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Analysis of visible and near-infrared (VNIR) imaging spectrometer data of the Syrtis Major volcanic complex on Mars shows spectrally distinct ejecta (SDE) around a subset of the regions impact craters. We explore the nature of this spectral difference with the intention of constraining the physical cause of the distinction and the significance of their near random spatial distribution. Crater counting performed by Baratoux et al. (2007) indicated that the craters with SDE are systematically younger than craters without SDE. Extensive crater counts of the craters with SDE show that they fit a consistent Hartmann (2005) isochron indicting that they represent temporally continuous population. This population was dated near 2 Ga, consistent with the counts of Baratoux et al. (2007). This modeled age corresponds to just after the Hesperian-Amazonian boundary,indicating that it may be related to a global event. We explore possible explanations for the lack of SDE around older craters, including atmospheric changes, significant but brief regional emplacement of materials, and volcanic activity. We conclude that the preferred explanation is that the SDE represent the true composition of the Syrtis Major volcanics and that surfaces older than 2 Ga were altered by interactions with water vapor or volcanic gases under different Hesperian climatic and atmospheric conditions leading to all craters formed after this alteration event to display SDE. Copyright 2010 by the American Geophysical Union.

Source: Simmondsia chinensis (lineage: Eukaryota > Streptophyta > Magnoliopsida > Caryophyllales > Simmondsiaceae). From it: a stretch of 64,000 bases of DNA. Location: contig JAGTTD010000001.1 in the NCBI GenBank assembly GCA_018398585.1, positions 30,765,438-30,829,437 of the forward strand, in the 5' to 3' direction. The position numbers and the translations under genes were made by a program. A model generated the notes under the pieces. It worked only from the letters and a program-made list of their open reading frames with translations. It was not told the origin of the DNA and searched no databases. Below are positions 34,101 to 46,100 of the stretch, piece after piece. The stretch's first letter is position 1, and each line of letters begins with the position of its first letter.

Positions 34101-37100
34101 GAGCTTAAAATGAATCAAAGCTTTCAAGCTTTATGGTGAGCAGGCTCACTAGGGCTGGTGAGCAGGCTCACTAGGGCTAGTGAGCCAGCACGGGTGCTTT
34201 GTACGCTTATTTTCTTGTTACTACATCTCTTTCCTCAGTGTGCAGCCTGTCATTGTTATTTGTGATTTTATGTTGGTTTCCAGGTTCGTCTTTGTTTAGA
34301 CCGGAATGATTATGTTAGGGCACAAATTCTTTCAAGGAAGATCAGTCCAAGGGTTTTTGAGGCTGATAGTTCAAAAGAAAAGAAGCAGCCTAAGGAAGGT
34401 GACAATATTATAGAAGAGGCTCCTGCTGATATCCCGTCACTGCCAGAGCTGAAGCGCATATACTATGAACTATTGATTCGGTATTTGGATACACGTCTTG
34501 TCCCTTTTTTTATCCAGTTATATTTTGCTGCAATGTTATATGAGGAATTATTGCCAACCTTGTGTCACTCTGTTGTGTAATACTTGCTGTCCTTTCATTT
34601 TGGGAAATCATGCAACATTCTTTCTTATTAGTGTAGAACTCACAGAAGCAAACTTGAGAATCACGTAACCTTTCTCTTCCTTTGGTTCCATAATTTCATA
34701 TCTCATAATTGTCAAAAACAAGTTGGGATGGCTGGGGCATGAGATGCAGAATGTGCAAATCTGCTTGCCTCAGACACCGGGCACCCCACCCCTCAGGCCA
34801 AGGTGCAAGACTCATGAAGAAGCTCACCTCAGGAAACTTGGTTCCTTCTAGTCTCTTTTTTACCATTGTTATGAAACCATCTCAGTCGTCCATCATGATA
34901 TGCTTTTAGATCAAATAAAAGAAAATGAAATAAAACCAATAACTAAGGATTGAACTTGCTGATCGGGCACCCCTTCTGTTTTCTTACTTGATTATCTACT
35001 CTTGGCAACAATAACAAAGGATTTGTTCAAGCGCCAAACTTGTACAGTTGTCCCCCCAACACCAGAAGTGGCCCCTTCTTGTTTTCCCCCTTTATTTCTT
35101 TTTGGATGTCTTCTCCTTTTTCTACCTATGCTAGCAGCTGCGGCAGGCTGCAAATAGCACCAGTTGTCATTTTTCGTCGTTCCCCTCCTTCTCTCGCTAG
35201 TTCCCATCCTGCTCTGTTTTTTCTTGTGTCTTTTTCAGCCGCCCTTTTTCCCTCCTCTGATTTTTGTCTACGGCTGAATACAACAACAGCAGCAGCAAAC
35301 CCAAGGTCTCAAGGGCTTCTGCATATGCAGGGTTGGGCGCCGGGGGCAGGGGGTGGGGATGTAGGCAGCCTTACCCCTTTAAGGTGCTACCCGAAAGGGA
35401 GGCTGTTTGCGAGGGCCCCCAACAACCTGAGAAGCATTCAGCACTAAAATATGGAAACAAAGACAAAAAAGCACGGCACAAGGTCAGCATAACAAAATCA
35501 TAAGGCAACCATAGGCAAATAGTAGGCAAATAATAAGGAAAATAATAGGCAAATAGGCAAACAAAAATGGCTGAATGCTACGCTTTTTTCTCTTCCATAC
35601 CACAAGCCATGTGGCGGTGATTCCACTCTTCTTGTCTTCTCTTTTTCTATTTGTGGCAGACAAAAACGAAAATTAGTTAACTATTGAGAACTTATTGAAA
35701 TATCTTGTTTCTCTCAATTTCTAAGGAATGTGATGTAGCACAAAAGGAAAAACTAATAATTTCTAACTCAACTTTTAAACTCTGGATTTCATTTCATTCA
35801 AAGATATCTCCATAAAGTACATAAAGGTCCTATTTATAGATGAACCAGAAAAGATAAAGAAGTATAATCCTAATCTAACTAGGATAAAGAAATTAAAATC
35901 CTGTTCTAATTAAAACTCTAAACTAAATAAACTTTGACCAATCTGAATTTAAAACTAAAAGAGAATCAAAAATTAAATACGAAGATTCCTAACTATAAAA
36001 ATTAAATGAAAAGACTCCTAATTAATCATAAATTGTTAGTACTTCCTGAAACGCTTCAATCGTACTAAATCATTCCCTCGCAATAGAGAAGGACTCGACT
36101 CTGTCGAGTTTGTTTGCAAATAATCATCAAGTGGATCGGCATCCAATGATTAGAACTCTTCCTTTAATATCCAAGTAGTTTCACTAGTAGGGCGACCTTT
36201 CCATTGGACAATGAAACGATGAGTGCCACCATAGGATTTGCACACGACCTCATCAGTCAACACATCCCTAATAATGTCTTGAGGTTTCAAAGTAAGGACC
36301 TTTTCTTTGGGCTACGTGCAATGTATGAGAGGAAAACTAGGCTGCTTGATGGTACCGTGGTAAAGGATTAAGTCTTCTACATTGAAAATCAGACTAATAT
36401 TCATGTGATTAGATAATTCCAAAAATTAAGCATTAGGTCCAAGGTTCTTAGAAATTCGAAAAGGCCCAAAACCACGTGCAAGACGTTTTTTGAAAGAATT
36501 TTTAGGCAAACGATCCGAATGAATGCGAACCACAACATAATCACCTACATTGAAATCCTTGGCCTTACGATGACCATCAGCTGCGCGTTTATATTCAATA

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Journal of Geophysical Research E: Planets